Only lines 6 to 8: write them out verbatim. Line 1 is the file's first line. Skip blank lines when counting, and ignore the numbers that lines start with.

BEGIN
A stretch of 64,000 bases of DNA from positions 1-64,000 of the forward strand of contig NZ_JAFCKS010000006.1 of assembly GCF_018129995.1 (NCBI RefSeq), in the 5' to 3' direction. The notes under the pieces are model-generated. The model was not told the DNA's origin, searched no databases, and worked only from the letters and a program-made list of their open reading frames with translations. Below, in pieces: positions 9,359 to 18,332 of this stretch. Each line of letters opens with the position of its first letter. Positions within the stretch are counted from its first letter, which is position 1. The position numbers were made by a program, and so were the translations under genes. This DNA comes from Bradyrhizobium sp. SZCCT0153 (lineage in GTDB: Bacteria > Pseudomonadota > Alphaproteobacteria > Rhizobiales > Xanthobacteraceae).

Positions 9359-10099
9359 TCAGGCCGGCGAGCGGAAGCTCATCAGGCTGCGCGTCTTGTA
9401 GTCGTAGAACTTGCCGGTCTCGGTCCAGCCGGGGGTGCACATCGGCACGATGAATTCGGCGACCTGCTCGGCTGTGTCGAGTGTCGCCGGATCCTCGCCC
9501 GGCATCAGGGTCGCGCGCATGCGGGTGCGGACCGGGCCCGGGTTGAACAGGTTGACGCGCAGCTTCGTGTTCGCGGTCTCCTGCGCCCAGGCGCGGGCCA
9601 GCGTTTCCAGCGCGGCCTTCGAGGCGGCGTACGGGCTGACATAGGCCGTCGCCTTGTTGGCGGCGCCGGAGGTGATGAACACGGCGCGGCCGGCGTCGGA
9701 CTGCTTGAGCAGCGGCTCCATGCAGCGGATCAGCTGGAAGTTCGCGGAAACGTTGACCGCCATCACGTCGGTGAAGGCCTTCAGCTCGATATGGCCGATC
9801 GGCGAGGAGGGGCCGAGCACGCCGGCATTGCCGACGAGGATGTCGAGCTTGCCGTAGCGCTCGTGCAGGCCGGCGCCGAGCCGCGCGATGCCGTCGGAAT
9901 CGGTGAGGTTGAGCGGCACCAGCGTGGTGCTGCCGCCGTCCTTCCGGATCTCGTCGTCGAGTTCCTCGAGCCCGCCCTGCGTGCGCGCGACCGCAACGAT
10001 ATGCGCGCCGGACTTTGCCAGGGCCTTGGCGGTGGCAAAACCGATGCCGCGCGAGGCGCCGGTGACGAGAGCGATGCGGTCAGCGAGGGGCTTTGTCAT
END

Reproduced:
9601 GCGTTTCCAGCGCGGCCTTCGAGGCGGCGTACGGGCTGACATAGGCCGTCGCCTTGTTGGCGGCGCCGGAGGTGATGAACACGGCGCGGCCGGCGTCGGA
9701 CTGCTTGAGCAGCGGCTCCATGCAGCGGATCAGCTGGAAGTTCGCGGAAACGTTGACCGCCATCACGTCGGTGAAGGCCTTCAGCTCGATATGGCCGATC
9801 GGCGAGGAGGGGCCGAGCACGCCGGCATTGCCGACGAGGATGTCGAGCTTGCCGTAGCGCTCGTGCAGGCCGGCGCCGAGCCGCGCGATGCCGTCGGAAT